But like I said, I don't find warrior types pulling off supernatural feats any less realistic than magic already is to begin with. Whether they're tied together doesn't matter much to me. Whether McUrist the dwarf berserker can throttle a dragon because he's using the arcane weave, blessed by his drunken gods, or just capable of training to be that much stronger than a normal dwarf, it's all the same to me.

    Redeye: All that rest and memorization shit becomes completely irrelevant once a wizard can teleport back home whenever he wants. That's the official line for me. When you can escape any situation within 6 seconds and end up miles away in your own tower (by the time you have teleport you have stone shape and wall of stone) to refresh yourself and come back the next day, you're pretty much untouchable. Oh sure, the DM could come up with some plot the wizard can't win because he can't abandon the damsel or whatever, but if the wizard doesn't give a fuck, he can always just run further away. As far as enslaving Dragons go, Energy drain or two (No saving throw, ranged touch attack is a joke vs large creatures) followed by dominate monster would do the trick for 20 days. You could energy drain it again while still dominated and recast the spell before it ends too.

    That's assuming you want a guaranteed method. Just flat out, level 20 wizard with 19 intelligence (Piss poor) not specialized with no helpful feats or items, has 10/20 chance of success vs a young adult red dragon. (6/10 for actually adult, there's a big jump there.) If I wanted to cherry pick, white dragons are pussies and a mature adult has the same will save as a young adult for a red. And any wizard worth his salt will also have 24+ intelligence by level 20 and enough spell enhancing toys to keep one of every colour of dragon around for shits and giggles.

    This is per 3rd edition, but I doubt 2nd is much better. I seem to recall a lot of soul trapping gems and spells in that edition. Plus nearly half the spell list was transmutation. Burning Hands was my favourite. Totally not evocation, no sir. :roll:
     
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  8. Heresiarch Prophet

    Heresiarch
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    I think the most difficult thing is balancing spells vs environment, not desgining the actual spells.

    I liked how Dragon Age explains that teleportation is impossible due to its own "scientific" way. Otherwise, like mentioned before, wizards can teleport anywhere, take a peek at a girl taking a bath, maybe even charm and rape her, and then teleport away. With creative use of other spells you may even make it like never happened.

    It's like reading a Doraemon manga, whenever the guys get into trouble, my thought was "why didn't they use the XXXXX tool?". When some guy in a RPG explains how terrible an orc siege is, killing hundreds of soldiers, my thought was, "why not teleport a scout out to another city to call for reinforcement, or even use Scrying to locate the orc commander's tent and throw a meteor or storm of vengeance on him?"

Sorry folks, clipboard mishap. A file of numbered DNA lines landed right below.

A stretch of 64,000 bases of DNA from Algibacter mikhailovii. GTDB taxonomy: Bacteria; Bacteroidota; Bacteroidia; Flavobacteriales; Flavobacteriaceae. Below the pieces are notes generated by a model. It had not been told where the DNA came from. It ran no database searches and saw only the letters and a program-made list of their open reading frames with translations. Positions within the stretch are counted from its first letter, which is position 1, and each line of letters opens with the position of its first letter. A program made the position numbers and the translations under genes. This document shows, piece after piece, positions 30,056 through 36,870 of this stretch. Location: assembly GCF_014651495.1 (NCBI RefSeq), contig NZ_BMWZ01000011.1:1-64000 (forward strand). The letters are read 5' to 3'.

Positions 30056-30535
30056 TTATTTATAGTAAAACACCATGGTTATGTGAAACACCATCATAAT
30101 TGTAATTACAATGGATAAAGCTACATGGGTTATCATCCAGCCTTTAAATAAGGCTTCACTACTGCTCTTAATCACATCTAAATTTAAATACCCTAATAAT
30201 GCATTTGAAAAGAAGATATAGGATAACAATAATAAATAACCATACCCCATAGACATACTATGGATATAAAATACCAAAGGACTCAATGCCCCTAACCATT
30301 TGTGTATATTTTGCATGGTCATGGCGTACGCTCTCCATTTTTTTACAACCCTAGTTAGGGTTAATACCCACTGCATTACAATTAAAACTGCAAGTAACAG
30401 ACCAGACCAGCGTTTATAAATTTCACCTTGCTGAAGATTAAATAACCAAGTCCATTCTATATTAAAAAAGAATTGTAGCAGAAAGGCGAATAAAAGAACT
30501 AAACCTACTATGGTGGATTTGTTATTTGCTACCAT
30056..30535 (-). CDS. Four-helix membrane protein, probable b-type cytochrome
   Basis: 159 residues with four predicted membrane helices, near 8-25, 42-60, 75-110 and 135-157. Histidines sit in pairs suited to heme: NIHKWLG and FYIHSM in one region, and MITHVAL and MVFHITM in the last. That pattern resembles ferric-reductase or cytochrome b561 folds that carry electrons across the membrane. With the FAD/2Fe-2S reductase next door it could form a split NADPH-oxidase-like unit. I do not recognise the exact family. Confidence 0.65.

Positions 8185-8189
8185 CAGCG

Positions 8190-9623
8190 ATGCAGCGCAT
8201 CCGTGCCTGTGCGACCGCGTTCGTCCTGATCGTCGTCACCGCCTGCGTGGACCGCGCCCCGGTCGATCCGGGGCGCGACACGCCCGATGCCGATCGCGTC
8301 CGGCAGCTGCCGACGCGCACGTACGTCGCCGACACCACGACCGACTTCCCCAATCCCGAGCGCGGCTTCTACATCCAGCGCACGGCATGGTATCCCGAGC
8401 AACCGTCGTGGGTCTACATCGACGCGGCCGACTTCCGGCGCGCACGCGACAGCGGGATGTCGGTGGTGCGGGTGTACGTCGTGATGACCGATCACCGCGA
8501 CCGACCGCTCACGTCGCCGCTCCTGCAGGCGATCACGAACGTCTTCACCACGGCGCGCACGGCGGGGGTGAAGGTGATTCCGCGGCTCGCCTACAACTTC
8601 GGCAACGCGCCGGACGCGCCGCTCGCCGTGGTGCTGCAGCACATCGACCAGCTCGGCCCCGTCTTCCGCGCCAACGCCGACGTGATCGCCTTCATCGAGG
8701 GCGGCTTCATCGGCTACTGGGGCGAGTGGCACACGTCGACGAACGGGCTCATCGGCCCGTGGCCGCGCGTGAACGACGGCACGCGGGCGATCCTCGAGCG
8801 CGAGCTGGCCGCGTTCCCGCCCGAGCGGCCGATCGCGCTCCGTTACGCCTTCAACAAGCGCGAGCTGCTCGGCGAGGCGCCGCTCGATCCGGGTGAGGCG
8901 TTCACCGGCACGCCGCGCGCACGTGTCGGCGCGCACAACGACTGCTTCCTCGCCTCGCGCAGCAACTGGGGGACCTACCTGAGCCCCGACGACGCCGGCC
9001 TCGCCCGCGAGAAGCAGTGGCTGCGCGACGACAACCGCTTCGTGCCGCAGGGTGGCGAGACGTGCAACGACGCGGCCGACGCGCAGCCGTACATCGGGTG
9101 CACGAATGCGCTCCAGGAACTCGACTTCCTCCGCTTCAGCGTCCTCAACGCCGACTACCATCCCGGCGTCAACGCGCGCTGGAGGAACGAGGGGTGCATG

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  9. thesheeep Arcane Patron

    thesheeep
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    You're mostly talking about D&D magic system here.
    The only thing it does "right" (in the sense of achieving its goal) is that it balances mages. More or less.

    Other than that, the system is pure bullshit. Having to rest 8h to cast spells? Bullshit.
    Having to memorize spells you cast for your whole life (or half of it) everyday, and they certainly don't change, yet you always forget them? Bullshit.
    Only being able to cast a limited amount of spells and then you're.. what.. empty? Exhausted, but you still do everything else without any sign of exhaustion? Bullshit.

    Some people bring the excuse that you need some kind of ritual to prepare spells. Alright, I like that idea, but how incredibly complicated are they to take 8h? And if they take 8h, when does a caster sleep? And if it does not take 8h, but only 1 or 2 before sleeping, why can't I do those 2h of preparing whenever I want? Bullshit, bullshit, bullshit!

    :x
    (By now, I feel a bit like the AVGN/Spoony, completely talked into rage.)

    What I want to say is, it doesn't make any sense and therefore is a good example of putting the balance you want higher than any sense it would make.

    I still think Shadowrun got that best by allowing you to cast your spells as often as you want, but you have to hold some of them up (resulting in modifiers to everything) and generally survive the backlash of casting. It's not really a matter of dying, but you risk getting hurt (non-physical "mind" damage, similar to the D&D one), which again results in a modifier...